Northern District of Illinois. In the Summit 6 case, the plaintiffs allege that Facebook infringes certain patents held by the plaintiffs. In the Timelines case, the plaintiffs allege that Facebook infringes a trademark held by the plaintiffs. In both cases, the plaintiffs are seeking significant monetary damages and equitable relief. We believe the claims made by the Summit 6 plaintiffs and the Timelines plaintiffs are without merit, and we intend to continue to defend ourselves vigorously in both cases. Although the outcome of litigation is inherently uncertain, we do not believe the possibility of loss in either of these cases is probable. We are unable to estimate a range of loss, if any, that could result were there to be an adverse final decision, and we have not accrued a liability for either matter. If an unfavorable outcome were to occur in the Summit 6 case and/or the Timelines case, it is possible that the impact could be material to our results of operations in the period(s) in which any such outcome becomes probable and estimable. Indemnifications In the normal course of business, to facilitate transactions of services and products, we have agreed to indemnify certain parties with respect to certain matters. We have agreed to hold certain parties harmless against losses arising from a breach of representations or covenants, or out of intellectual property infringement or other claims made by third parties. These agreements may limit the time within which an indemnification claim can be made and the amount of the claim. In addition, we have entered into indemnification agreements with our officers, directors, and certain employees, and our certificate of incorporation and bylaws contain similar indemnification obligations. It is not possible to determine the maximum potential amount under these indemnification agreements due to the limited history of prior indemnification claims and the unique facts and circumstances involved in each particular agreement. Historically, payments made by us under these agreements have not had a material impact on our consolidated financial position, results of operations or cash flows. In our opinion, as of December 31, 2012, there was not at least a reasonable possibility we had incurred a material loss with respect to indemnification of such parties. We have not recorded any liability for costs related to indemnification through December 31, 2012. Note 11. Stockholders Equity Initial Public Offering In May 2012, we completed our IPO in which we issued and sold 180,000,000 shares of Class A common stock at a public offering price of $38.00 per share and the selling stockholders sold 241,233,615 shares of Class A common stock. We did not receive any proceeds from the sale of shares by the selling stockholders. The total net proceeds received from the IPO were $6.8 billion after deducting underwriting discounts and commissions of $75 million and other offering expenses of approximately $7 million. Convertible Preferred Stock Upon the closing of our IPO, all shares of our then-outstanding convertible preferred stock, as shown on the table below, automatically converted into an aggregate of 545,401,443 shares of our Class B common stock.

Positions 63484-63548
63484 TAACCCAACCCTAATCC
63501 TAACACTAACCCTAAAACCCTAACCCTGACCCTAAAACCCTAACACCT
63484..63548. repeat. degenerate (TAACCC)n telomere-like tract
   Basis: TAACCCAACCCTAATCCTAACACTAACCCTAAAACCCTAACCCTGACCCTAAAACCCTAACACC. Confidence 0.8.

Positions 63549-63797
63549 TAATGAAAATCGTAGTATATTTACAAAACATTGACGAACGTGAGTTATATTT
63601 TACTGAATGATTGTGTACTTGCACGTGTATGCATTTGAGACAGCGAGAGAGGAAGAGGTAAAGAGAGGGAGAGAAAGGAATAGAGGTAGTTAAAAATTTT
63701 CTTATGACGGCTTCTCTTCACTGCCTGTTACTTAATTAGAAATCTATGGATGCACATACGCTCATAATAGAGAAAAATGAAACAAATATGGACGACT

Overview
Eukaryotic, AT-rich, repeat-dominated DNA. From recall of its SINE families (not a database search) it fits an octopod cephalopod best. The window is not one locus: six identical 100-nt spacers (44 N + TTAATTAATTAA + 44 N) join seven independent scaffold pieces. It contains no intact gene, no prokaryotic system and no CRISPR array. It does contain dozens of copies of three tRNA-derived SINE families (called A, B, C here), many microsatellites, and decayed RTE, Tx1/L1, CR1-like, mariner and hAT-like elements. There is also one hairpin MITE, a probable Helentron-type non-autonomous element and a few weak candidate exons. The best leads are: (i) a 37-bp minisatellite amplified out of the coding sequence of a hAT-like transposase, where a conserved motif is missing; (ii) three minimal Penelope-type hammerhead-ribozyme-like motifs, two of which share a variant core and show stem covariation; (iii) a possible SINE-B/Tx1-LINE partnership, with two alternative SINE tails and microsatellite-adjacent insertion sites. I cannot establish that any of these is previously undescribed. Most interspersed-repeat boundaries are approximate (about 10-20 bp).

93

The following table summarizes the convertible preferred stock outstanding immediately prior to the conversion into common stock, and the rights and preferences of our respective series as of December 31, 2011 and immediately prior to the conversion into common stock:
Shares Issued and Authorized Outstanding (in thousands) (in thousands) Aggregate Liquidation Preference (in millions) Dividend Per Share Per Annum Conversion Ratio Per Share

Series A Series B Series C Series D Series E

............................ ............................ ............................ ............................ ............................

134,747 226,032 95,768 67,454 45,000 569,001

133,055 224,123 91,410 50,591 44,038 543,217

1 13 26 375 200 615

$0.00036875 0.00456 0.02297335 0.593 0.3633264

1.000000 1.004910 1.004909 1.012561 1.000000

Total . . . . . . . . . . . . . . . . . . . . . . . . . . . . . . . Common Stock